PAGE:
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Then he participated in numerous recording sessions with such as Jack Teagarden, Teddy Wilson, Eddie Condon, Vic Dickenson, Louis Armstrong, Dizzy Gillespie.

As a remarkable achievement of this period,he played and directed for Louis Armstrong’s Town Hall Concert in May 1947.

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During 1949-51 he played with Red Allen and Lee Wiley in New Jersey.

Bobby Hackett and Joe Bushkin joined Lee Wiley’s famous recording “Night in Manhattan” in Columbia label.

Here is Bobby Hackett and his Boys play “At The Jazz and Ball”(1938).

Here is Eddie Condon and his All Stars play “The Lady/China Boy” at the Town Hall(1944).
Eddie Condon(g), Bobby Hackett(cor), Pee Wee Russell(cl)Ernie Caceres(bs), Bennie Morton(tb), Gene Schroeder (p), Sid Weiss(b),Gene Krupa(ds)

Here is Bobby Hackett plays his theme song “Embraceable You”. (1938)
Bobby Hackett (cor), Pee Wee Russell (cl), Bud Freeman (ts), Jack Teagarden (tb), Eddie Condon (g), Jess Stacy (p), Artie Shapiro (b), George Wettling (d)

Here is Lee Wiley sings “Street Of Dreams”.

Bobby Hackett(1)

January 23.2017

Photo above of Bobby Hackett

Photo above of Bobby Hackett

Last night I had heard a radio program in Japan.

Someone requested to broadcast “New Orleans” by Bobby Hackett.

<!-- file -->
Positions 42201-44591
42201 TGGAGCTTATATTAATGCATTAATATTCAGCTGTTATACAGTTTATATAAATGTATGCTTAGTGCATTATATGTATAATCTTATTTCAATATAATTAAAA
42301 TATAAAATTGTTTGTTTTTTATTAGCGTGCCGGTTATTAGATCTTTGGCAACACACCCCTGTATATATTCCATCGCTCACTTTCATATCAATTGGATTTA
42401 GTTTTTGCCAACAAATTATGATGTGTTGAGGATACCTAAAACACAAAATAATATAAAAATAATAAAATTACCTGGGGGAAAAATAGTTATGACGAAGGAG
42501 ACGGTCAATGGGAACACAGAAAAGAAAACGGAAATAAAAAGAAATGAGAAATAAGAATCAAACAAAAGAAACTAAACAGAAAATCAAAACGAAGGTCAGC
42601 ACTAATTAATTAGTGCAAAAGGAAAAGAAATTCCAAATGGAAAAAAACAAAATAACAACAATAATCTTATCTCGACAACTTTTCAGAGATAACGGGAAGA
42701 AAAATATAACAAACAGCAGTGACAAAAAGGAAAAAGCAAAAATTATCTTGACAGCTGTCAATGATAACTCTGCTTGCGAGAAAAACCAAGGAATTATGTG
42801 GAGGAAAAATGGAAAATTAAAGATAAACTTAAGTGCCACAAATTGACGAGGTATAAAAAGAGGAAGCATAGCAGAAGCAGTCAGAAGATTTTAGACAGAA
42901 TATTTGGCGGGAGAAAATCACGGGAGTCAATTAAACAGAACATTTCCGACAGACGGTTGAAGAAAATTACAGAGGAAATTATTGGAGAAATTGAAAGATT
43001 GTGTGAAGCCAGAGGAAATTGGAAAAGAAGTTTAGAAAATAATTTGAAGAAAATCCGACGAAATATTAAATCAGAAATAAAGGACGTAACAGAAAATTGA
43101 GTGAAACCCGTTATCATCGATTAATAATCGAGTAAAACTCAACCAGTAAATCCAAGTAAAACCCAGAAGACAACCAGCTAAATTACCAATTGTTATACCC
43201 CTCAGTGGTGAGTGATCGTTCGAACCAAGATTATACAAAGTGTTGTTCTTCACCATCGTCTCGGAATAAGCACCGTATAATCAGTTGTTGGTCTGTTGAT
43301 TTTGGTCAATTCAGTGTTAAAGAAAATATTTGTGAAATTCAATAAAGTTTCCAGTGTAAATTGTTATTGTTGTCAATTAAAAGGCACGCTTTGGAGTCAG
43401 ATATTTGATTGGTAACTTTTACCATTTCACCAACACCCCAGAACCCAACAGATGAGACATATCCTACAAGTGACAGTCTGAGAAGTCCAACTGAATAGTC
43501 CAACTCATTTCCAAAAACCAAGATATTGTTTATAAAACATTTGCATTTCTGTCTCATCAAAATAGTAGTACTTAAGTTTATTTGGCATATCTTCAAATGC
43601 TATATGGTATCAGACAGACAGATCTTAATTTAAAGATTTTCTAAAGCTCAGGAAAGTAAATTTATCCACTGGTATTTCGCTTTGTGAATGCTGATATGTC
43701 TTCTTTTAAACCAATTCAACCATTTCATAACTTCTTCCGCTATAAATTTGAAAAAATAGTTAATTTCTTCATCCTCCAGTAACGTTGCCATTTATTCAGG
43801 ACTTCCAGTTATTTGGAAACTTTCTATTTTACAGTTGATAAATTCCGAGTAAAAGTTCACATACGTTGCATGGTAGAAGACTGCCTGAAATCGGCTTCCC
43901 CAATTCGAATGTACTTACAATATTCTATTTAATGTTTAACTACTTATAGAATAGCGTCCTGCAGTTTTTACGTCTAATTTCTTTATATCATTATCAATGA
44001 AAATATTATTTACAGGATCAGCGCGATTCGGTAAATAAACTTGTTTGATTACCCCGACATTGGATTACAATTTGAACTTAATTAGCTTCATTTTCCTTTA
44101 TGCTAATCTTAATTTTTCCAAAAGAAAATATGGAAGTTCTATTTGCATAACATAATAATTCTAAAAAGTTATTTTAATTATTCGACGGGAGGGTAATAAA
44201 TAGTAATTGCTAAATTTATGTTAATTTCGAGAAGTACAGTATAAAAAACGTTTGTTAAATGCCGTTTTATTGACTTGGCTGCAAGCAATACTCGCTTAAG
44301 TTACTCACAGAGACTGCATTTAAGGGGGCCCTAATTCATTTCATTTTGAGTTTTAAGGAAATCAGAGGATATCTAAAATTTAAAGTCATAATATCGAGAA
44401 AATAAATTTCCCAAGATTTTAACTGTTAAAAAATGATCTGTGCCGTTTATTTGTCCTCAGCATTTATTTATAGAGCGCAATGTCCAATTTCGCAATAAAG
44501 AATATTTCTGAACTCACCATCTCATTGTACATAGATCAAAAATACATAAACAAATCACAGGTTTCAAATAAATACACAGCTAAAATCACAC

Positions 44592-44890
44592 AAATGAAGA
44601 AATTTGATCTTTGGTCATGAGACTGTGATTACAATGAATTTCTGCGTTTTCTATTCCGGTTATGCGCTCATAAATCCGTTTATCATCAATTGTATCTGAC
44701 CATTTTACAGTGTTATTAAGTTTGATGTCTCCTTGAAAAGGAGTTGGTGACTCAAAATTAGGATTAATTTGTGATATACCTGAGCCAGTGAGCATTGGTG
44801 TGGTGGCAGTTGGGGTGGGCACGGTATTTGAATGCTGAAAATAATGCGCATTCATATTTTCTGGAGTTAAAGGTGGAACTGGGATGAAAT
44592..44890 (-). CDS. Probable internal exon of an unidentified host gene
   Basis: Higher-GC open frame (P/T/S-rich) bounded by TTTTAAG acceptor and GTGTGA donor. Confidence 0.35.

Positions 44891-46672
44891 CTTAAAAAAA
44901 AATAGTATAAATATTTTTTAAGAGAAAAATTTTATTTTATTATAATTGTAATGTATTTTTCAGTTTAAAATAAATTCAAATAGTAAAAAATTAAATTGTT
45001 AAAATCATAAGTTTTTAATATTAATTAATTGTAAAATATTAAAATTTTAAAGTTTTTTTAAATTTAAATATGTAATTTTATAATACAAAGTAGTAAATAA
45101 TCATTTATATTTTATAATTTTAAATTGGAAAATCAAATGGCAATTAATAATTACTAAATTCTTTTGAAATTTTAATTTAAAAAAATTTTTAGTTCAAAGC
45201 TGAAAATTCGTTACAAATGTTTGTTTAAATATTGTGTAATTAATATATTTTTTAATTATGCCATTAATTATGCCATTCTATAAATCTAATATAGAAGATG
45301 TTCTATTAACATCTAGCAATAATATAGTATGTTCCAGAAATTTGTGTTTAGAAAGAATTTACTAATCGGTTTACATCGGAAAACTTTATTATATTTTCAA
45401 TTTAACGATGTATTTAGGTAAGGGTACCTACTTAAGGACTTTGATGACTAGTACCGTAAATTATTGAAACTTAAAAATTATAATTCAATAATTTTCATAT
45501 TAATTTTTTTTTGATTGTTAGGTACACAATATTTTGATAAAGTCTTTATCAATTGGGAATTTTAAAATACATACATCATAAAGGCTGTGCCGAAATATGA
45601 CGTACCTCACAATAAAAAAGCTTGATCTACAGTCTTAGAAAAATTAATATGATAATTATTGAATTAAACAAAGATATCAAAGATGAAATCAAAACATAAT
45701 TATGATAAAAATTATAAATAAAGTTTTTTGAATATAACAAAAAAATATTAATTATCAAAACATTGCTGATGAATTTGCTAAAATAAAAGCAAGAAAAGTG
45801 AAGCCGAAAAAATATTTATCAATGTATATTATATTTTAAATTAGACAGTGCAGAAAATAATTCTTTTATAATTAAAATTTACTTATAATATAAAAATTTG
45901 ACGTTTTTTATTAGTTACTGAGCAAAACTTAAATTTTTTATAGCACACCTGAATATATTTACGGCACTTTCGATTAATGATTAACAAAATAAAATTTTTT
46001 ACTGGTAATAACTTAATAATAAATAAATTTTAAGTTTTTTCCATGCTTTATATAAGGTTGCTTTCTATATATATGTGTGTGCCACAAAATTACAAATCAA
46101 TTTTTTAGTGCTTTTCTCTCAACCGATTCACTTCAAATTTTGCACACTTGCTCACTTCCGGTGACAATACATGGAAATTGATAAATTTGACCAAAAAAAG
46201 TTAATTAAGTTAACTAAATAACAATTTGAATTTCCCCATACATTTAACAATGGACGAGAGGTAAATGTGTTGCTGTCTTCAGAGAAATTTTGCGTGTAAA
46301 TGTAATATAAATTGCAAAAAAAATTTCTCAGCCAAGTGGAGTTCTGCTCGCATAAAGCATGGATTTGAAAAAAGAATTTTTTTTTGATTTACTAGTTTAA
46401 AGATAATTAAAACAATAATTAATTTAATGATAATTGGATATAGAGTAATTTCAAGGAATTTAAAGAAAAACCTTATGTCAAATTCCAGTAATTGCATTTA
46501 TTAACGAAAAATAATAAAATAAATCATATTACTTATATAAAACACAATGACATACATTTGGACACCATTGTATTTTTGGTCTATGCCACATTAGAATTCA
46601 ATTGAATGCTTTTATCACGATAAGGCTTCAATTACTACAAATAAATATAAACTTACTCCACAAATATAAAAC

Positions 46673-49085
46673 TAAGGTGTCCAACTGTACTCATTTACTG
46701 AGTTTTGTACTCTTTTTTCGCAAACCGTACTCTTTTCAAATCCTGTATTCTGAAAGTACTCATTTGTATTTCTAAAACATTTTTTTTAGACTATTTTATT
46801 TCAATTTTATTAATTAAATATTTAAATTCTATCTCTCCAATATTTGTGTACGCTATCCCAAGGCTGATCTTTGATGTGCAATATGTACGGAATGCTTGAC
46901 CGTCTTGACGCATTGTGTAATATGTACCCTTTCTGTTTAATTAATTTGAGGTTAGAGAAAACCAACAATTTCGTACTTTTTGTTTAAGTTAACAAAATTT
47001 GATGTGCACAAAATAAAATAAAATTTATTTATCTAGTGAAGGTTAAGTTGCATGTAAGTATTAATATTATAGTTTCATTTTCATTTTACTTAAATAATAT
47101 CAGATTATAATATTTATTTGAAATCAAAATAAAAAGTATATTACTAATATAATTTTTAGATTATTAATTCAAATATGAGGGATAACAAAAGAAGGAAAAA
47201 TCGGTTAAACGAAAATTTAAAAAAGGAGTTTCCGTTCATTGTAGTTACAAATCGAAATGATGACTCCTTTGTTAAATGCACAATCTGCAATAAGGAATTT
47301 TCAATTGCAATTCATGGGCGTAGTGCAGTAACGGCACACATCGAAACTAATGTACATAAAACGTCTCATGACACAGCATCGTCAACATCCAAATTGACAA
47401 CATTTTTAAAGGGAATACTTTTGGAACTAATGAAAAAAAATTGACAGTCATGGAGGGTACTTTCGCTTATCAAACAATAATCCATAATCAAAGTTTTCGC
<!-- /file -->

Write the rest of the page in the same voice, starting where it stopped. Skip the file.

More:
I’m fond of Bobby Hackett from long ago.

This week I want to review his brilliant achievement and post his performances.

Bobby Hackett was born January 31, 1915 in Providence, Rhode Island as a family of Irish immigrants.

His father William Hackett was a blacksmith, but Bobby wanted nothing but music for his livelihood.

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Photo by Rhode Island Music Hall of Fame Historical Archive

At the age of four, he played recognizable melodies on the piano.

When he was eight years old he studied violin for about eight months.

Professor Kirwin said “I would not teach Bobby any longer because there was nothing left to teach him!”.

Then he was given instruction on the ukulele, the banjo and the guitar by Mr. Joseph Petteruti.

Photo by Rhode Island Music Hall of Fame Historical Archive

Photo by Rhode Island Music Hall of Fame Historical Archive(Bobby Hackett on guitar and Jackie Gleason on bass)

When he was twelve years old, he bought his first horn at a pawnshop for five dollars.

Mr.Petteruti who was leader of a band called The Hawaiian Islanders allowed him to play the cornet on a gig.

Shortly thereafter, Bobby started performing regularly as a guitarist the Port Arthur Chinese Restaurant while he continued to practice the cornet.

Here is Bobby Hackett and Jack Teagarden play “New Orleans”(1955).

Here is Bobby Hackett plays “Struttin’ With Some Barbecue” live at Newport Jazz (Official).

The Play Boy Jazz All- Stars Records(2)

April 12.2016

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Two record sets were put together on the basis of the jazz musicians popular vote by Playboy.

These records spotlighted a host of jazz legends from Frank Sinatra, Louis Armstrong and Erroll Garner to Jack Teagarden, Dave Brubeck, Gerry Mulligan and more.

The chief executive of this project was Lynyrd Feather.

Norman Granz and George Avakian made valuable suggestions from its earliest stages.

Lester Koenig of Contemporary Records supervised the assembly of master tape material to assure the highest possible qualitu in the finished product.